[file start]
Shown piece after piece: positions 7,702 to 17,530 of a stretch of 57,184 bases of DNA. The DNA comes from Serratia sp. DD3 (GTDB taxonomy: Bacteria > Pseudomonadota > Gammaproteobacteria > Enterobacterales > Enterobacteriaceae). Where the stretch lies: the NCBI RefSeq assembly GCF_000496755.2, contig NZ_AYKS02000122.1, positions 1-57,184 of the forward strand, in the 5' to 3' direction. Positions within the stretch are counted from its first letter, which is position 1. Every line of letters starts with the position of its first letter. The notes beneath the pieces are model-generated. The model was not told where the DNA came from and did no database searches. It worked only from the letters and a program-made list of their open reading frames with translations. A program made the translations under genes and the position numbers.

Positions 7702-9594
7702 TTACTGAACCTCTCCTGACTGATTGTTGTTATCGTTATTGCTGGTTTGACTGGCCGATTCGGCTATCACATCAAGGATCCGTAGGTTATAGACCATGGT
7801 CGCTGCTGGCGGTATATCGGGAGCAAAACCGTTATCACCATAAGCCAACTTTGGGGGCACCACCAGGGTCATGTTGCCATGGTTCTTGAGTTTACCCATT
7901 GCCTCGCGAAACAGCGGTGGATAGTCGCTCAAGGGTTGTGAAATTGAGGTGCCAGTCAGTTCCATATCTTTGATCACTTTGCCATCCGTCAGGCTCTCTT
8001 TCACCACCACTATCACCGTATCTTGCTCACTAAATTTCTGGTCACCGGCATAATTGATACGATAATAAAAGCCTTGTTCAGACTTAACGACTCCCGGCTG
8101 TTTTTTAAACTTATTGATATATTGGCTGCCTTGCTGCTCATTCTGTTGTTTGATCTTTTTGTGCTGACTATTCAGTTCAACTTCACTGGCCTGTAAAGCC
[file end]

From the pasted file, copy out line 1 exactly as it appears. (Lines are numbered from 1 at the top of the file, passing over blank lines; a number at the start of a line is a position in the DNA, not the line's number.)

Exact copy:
Shown piece after piece: positions 7,702 to 17,530 of a stretch of 57,184 bases of DNA. The DNA comes from Serratia sp. DD3 (GTDB taxonomy: Bacteria > Pseudomonadota > Gammaproteobacteria > Enterobacterales > Enterobacteriaceae). Where the stretch lies: the NCBI RefSeq assembly GCF_000496755.2, contig NZ_AYKS02000122.1, positions 1-57,184 of the forward strand, in the 5' to 3' direction. Positions within the stretch are counted from its first letter, which is position 1. Every line of letters starts with the position of its first letter. The notes beneath the pieces are model-generated. The model was not told where the DNA came from and did no database searches. It worked only from the letters and a program-made list of their open reading frames with translations. A program made the translations under genes and the position numbers.